Government proposals which would enable local authorities to seize, without a warrant, vehicles suspected or found to be fly-tipping, are set to be backed by Birmingham City Council tomorrow (21 January 2015).
Currently, under the Control of Pollution (Amendment) Act 1989, authorities can seize vehicles suspected of fly-tipping, but must get a warrant from magistrates authorising the action: this is only possible where there is no registered keeper listed with the DVLA, or no known owner.
The cityâ€™s Licensing and Public Protection Committee are set to agree their response to Defraâ€™s consultation, which would give officers new powers to search, seize and dispose of vehicles in relation to four offences:
- Fly-tippingÂ (Control of Pollution (Amendment) Act 1989)
- Failing to demonstrate a duty of care with respect to waste (Environmental Protection Act 1993)
- Transporting or transferring waste without a Waste Carriers PermitÂ (Environmental Protection Act 1993)
- Operating a regulated waste disposal unit without a permit or operating in other than accordance with an Environmental Permit.
Under the proposed new regulations â€“ The Control of Waste (Dealing with Seized Property) (England and Wales) Regulations 2015 â€“ officers could be more proactive in tackling environmental crime, which would help save money previously used to investigate and prosecute offenders.
Vehicles seized that remain unclaimed by their owners or registered keepers within 15 days could, under the proposed powers, be sold by local authorities, the proceeds of which could be used to offset any costs involved in clearing up fly-tipping.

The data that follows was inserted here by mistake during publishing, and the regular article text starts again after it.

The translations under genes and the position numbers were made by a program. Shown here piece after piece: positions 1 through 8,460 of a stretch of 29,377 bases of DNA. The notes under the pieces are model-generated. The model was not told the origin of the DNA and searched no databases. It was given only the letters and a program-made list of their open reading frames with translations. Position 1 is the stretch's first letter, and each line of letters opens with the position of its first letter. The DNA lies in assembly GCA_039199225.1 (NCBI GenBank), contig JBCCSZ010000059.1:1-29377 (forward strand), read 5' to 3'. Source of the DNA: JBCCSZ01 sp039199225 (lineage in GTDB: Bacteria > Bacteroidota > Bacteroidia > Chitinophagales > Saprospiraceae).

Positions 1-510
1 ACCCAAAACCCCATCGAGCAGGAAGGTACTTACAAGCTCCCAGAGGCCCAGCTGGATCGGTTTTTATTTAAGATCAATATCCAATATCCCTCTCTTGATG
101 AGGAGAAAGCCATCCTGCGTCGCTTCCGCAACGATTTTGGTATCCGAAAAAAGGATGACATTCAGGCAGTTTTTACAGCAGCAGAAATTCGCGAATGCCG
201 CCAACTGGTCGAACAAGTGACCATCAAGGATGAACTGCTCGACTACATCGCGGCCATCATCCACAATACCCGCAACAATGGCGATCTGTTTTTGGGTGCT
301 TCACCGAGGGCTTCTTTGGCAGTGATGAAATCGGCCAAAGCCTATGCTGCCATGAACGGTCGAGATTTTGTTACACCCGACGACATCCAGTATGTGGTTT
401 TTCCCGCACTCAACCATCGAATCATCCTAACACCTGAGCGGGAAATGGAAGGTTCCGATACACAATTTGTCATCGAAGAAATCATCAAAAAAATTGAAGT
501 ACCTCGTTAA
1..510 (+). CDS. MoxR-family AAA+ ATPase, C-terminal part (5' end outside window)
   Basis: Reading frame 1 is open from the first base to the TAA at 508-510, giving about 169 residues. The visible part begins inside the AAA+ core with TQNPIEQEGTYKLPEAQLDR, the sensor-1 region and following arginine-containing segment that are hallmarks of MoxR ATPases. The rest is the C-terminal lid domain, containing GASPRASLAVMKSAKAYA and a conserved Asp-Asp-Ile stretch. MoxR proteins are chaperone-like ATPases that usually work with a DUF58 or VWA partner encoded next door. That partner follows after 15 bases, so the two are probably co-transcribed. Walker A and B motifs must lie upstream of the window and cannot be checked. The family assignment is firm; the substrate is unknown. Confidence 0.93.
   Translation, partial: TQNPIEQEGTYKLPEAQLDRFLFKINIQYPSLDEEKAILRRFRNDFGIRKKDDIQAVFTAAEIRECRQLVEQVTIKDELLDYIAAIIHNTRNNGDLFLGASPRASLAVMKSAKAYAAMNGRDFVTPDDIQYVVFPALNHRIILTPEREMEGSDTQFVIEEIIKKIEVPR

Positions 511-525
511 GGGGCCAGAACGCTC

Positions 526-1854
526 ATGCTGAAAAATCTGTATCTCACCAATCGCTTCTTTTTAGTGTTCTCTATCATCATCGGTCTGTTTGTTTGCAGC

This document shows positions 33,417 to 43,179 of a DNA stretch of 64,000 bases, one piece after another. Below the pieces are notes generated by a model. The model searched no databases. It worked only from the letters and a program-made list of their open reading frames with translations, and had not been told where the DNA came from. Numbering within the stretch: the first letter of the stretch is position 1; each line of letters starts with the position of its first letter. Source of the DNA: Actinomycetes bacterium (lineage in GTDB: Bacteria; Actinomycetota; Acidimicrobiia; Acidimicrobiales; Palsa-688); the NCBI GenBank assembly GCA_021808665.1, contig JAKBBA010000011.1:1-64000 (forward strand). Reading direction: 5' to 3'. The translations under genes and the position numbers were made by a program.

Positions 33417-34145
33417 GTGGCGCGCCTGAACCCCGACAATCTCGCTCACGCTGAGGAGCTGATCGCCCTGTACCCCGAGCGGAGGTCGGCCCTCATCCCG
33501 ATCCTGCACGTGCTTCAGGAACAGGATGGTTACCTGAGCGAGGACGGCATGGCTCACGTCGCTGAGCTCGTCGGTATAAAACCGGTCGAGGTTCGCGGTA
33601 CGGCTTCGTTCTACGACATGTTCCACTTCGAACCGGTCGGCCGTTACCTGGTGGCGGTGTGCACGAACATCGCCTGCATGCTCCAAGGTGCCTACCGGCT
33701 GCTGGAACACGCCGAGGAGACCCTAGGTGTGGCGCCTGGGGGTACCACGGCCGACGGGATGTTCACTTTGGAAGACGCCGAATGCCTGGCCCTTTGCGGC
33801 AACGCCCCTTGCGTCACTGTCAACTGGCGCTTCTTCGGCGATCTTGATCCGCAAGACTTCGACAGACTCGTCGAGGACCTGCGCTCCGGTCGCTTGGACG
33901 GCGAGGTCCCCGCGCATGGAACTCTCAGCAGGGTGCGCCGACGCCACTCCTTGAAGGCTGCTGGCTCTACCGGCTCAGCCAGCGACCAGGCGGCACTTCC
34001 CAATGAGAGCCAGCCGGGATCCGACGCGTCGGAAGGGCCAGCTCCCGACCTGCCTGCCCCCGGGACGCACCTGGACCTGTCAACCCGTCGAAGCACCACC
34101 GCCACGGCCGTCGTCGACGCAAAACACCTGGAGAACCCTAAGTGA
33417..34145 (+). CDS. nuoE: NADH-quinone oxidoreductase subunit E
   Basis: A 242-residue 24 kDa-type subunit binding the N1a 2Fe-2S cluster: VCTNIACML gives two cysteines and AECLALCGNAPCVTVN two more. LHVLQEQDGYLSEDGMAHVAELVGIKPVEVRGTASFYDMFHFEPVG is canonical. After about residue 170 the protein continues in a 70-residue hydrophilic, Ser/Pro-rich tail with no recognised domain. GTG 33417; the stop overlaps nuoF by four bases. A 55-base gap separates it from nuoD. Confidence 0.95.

Additionally, under these proposals, the Environment Agency will be able to keep a seized vehicle for 30 days for their investigations, so the committeeâ€™s response to Defra will request that local authorities can retain vehicles for the same period.
Cllr Barbara Dring, Chair of the city councilâ€™s Licensing and Public Protection Committee, said: â€œFly-tipping blights neighbourhoods and can also attract anti-social behaviour, such as arson â€“ it costs landowners and councils millions of pounds a year in clean-up costs.
â€œNo one fly-tips by accident, If you dump rubbish then I would support any legal penalty that would dissuade the minority that blight our streets from doing this.
â€œAt a time when local authorities are having to tighten their belts, new powers that could enable officers to tackle these offences more proactively, are to be welcomed.â€
The consultation on the proposed regulations opened on 15 December 2014 and will close on 3 February 2015.
For more details of the Defra consultation, visit: